Uses select='drift>1m'
  • Overloaded Primary DNS - the secondary DNS seems to be better than the primary DNS
    Uses select='dns1udp>1&&dns2udp>=0&&dns1udp>dns2udp'
  • Severe DNS problems - both primary and secondary DNS servers look dead
    Uses select='dns1udp>80&&dns2udp>80'
  • Low disk - disk space less than 5GB
    Uses select='resptime>0&&gbfree<5'
  • SSH Failing - we have not been able to ssh in more than 2 hours
    Uses select='sshstatus>2h'
  • All problems - merges lists of high skew, DNS problems, disk space, and ssh problems < 5GB
    Uses select='drift>1m||(dns1udp>80&&dns2udp>80)||(resptime>0&&gbfree<5)||sshstatus>2h'
  • Alive, no problems - intersects the live list with the inverse of the problem list
    Uses select='resptime>0&&((drift>1m||(dns1udp>80&&dns2udp>80)||gbfree<5||sshstatus>2h)==0)'
  • Light load, no problems - intersects the lightly-loaded list with the inverse of the problem list
    Uses select='(resptime>0&&1minload<5&&liveslices<=5)&&((drift>1m||(dns1udp>80&&dns2udp>80)||gbfree<5||sshstatus>2h)==0)'
  • Sorting on a column - we can sort the results by specifying the column name. In this example, we sort on the 5 minute load. We could reverse the sort order by specifying the negative of the column name
    Adds sort=5minload or sort=-5minload to the URL
  • Pruning nodes per site - we can drop to showing only the best node per site, as they appear in the sort order. In this example, we show only one node per site, but this can be specified.
    Adds persite=1 to the URL
  • Pruning the list - we specify a limit to select fewer rows
    Adds limit=10 to the URL
  • Extracting a few columns - to ease analysis, we can make the data easier to export by asking for it in CSV format instead of HTML, and only requesting the particular fields we want instead of the entire row
    Adds format=formatcsv and dumpcols='name,location,uptime' to the URL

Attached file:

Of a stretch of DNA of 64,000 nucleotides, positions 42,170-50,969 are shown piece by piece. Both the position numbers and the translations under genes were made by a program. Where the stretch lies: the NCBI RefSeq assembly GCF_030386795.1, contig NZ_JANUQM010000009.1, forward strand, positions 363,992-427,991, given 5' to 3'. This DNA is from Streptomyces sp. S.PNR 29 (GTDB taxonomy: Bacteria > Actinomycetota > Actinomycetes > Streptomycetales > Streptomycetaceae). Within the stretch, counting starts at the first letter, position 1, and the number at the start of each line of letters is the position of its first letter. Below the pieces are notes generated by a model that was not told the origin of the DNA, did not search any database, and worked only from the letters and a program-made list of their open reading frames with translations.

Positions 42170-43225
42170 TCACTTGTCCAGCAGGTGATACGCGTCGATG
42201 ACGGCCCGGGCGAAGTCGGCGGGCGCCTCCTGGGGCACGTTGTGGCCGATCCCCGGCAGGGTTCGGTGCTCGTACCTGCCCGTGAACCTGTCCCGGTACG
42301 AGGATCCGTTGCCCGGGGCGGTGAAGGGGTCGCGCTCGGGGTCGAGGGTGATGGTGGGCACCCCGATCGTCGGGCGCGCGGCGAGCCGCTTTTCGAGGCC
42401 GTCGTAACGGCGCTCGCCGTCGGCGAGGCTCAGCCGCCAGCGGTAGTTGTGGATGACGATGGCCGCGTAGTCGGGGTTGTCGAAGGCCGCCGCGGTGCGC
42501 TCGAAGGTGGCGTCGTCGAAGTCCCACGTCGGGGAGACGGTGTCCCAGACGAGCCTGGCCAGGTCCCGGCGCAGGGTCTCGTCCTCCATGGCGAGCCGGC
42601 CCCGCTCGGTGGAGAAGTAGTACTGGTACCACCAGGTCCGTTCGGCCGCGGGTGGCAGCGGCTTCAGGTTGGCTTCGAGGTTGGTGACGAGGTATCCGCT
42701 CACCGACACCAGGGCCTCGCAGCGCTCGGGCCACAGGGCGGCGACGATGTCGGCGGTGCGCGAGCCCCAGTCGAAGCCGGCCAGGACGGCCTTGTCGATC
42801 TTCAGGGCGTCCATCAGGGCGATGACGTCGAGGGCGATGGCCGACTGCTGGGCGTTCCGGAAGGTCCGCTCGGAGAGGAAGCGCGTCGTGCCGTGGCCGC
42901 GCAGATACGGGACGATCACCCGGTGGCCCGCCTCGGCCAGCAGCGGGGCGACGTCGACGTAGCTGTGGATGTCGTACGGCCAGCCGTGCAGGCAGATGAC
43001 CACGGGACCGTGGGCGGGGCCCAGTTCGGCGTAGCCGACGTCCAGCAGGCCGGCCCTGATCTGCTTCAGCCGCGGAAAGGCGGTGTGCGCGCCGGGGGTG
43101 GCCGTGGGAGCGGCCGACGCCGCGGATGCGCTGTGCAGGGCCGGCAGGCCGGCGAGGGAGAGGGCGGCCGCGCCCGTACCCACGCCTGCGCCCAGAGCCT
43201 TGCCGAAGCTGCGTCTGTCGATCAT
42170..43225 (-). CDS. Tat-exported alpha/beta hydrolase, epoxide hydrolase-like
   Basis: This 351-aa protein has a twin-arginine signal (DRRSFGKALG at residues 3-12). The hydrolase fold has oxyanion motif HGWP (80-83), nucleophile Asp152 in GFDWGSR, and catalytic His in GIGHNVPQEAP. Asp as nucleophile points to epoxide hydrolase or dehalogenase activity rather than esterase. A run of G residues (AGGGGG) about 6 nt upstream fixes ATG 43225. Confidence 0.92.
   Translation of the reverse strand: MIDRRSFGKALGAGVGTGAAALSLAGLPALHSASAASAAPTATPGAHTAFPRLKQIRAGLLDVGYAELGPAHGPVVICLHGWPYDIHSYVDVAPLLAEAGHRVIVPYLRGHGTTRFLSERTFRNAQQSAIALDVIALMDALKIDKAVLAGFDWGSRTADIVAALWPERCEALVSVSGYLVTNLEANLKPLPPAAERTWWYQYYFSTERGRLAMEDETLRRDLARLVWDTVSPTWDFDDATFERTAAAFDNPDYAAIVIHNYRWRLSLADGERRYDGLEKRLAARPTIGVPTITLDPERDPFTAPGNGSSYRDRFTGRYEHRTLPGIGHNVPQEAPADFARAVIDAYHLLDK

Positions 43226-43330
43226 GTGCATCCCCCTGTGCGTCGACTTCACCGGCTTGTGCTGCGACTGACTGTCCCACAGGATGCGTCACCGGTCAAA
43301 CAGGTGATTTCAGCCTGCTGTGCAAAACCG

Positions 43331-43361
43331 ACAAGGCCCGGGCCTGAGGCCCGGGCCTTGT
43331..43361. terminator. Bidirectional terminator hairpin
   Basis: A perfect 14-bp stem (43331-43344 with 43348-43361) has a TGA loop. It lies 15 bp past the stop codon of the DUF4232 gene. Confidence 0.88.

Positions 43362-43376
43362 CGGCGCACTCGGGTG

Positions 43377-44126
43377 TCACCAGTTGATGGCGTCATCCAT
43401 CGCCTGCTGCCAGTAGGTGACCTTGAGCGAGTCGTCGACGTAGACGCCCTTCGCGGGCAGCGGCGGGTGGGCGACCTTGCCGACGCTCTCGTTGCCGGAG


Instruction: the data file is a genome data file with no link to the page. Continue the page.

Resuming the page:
• Just the names - to ease scripting, we can ask for just the node names, instead of the full table
    Adds format=nameonly to the URL


The best way of accessing the data from CoMon is to use the query interface above. For the most part, we try to keep the column names and representations stable. In the event that you like pain, two daemons run on each node, and make its data available in different ways. The node-centric daemon listens on port 3121, and returns its data as soon as a connection is made - no request needs to be sent. The slice-centric daemon lists on port 3120 and expects an HTTP request for "/cotop". For example, you could generate a request for

The data from these sensors is what is actually used to generate the data seen in CoMon, and these values are achived into the "monall" (node-centric) and "topall" (slice-centric) dumps. The format of the "monall" dump is that it has a first line indicating the start time, both in seconds since the epoch as well as a human-readable value. Then, each node has a set of name-value lines, with the node's name and IP address included in the lines. Nodes are separated by blank lines. The "topall" dump is more web-like, but each node's data is delimited by a line specifying the start time via the word "Start". Following that is the node name, and then the dump from the daemon.

The archived files contain the results of the checks every 5 minutes. They are available as for the slice-centric data and for the node-centric data. Obviously, replace YYYYMMDD with the year, month, and day of the data being requested. The current day's file does not have the bz2 extension, and is not compressed. This data is manually moved to an off-line repository periodically, so it's hard to predict how many days back the on-line archive goes. Unfortunately, due to disk space issues, we no longer have an on-line archive of older data.


KyoungSoo Park and Vivek Pai, with input from lots of others. We may collectively be contacted at princeton_comon at